“If it’s done by a person who has a history of being anti-Semite, for example, and they’re telling an off-color comment in that way, then you can look at the history and that kind of person can question that,” Syverson said. “Look at the roast that they do in Rockford … of local leaders and the things that they say. Do they really mean them? It’s just disappointing that people are taking this thing further. Obviously, it’s election season, so they take anything that you say and try to make it more than it is.”
Asked why he posted the joke to his Facebook page, Syverson said: “If you read my Facebook, it’s to show that I’m a regular person, not a stuffed-shirt career politician. And so, we try to lighten up things between what’s going on. And so we put a lot of things on there. And, obviously, my daughter is engaged right now, so people talk about those things and joke about those things.”
A brief visit to Syverson’s Facebook page July 12 showed posts ranging from birthday wishes to famous quotes to comments about political issues.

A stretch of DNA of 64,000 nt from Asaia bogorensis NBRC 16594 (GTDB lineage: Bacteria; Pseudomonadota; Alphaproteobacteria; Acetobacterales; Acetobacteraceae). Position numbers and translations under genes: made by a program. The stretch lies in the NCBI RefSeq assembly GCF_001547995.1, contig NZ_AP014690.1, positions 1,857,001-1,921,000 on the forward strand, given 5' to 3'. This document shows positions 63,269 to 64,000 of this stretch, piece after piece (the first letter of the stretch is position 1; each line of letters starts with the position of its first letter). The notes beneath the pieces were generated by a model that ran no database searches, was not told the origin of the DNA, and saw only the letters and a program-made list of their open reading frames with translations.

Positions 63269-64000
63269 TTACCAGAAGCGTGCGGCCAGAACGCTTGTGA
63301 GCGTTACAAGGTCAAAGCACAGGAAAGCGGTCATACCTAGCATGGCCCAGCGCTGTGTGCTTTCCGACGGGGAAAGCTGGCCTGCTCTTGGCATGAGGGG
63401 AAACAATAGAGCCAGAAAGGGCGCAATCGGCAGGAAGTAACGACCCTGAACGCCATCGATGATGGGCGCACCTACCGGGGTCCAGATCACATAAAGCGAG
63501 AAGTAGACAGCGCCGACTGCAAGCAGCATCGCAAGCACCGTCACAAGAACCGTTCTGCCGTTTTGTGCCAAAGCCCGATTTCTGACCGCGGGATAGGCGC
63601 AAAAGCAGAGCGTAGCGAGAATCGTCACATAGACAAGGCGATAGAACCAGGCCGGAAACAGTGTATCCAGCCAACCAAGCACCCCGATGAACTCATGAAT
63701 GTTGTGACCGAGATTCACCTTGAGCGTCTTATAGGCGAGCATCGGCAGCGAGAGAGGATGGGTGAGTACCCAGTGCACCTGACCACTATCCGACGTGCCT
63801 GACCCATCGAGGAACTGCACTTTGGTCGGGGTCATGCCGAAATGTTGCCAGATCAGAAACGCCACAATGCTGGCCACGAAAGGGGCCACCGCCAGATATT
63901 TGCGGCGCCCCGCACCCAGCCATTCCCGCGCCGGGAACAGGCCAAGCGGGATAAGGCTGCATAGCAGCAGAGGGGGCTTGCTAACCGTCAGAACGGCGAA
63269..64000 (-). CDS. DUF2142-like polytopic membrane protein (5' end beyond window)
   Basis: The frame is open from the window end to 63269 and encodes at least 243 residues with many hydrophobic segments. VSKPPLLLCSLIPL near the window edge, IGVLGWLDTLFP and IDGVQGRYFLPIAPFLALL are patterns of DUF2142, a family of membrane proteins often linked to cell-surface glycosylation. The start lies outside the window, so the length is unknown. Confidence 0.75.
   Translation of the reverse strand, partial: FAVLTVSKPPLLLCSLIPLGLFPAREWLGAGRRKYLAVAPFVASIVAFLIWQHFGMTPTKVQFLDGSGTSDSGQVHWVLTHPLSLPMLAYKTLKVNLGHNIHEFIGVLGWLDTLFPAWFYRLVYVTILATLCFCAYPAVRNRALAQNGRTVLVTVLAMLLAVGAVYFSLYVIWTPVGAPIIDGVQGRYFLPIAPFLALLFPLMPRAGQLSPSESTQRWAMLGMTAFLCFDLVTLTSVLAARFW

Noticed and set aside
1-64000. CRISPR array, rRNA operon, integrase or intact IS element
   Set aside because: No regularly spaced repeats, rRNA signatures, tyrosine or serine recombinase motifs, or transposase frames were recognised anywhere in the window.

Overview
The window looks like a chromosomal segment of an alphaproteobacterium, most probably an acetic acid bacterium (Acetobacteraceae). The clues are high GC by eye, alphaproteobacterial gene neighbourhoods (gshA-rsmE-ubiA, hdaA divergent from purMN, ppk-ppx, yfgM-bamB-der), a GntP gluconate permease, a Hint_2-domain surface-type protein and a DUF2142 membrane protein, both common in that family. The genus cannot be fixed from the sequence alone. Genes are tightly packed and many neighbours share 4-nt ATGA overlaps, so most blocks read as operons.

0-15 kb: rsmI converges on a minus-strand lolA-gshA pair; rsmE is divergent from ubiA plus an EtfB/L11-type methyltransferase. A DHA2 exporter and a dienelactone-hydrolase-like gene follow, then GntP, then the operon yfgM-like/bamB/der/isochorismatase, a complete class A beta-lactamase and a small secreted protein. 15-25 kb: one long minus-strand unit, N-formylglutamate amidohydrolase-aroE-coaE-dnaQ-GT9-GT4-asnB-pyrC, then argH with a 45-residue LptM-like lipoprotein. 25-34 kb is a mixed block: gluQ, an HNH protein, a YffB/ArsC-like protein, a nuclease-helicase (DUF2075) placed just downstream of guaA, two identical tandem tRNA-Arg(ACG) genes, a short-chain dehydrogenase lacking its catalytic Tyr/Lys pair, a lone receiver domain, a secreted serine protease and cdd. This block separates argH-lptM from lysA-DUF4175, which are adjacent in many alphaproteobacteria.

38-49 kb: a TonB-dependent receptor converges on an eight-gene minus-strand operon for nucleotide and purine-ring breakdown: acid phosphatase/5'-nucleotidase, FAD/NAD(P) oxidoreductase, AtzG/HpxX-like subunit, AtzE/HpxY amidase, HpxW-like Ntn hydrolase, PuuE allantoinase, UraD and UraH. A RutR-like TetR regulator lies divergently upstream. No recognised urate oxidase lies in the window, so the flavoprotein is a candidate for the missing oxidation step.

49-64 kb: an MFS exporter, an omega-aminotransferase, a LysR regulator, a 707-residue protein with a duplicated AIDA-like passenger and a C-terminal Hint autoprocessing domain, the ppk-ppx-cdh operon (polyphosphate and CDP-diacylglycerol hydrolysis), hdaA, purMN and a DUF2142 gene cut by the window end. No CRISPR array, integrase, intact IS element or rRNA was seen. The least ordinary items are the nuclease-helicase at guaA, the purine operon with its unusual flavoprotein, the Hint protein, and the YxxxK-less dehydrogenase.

With regard to his comment about not being a career politician, Syverson will have been in office for 20 years when his current term expires. He will be running for re-election in the newly-created 35th District after Democrats drew him out of his 34th District in May. State Sen. Christine Johnson (R-Shabbona), a five-term DeKalb County treasurer, will be his opponent in the primary.
The new 35th District will include northern and eastern Winnebago County, Boone County, most of DeKalb County and western Kane County.
Asked if he considered changing any part of the joke to make it more personal, Syverson said: “Clearly from that standpoint, people would look at that in a different tone. We’re at war with Iran. It has nothing to do with the Muslim issue or the Muslim community. When you come up with Iran, people would look at it and say, ‘Who is the last country that you would think about?’ We’re at war with that country. … Nothing was clearly meant by this humor.
“In our home, we have a bunch of mixed children,” Syverson added. “They don’t worry about political correctness. To them, it’s just another 7-year-old kid. But when you get older, all of a sudden, the fear comes in of ‘What do I say and how do I say it?’
“And if it was anybody who was truly offended by it that doesn’t know me, then I am sorry for that,” Syverson said. “But people who know me know my heart, and they also know that you’ve got to have a little bit of fun and enjoy life a little bit. Some of the stuff we did in the Legal Follies … is that going to come back and haunt us now? They weren’t serious, but will people take them as that now?”
From the July 13-19, 2011 issue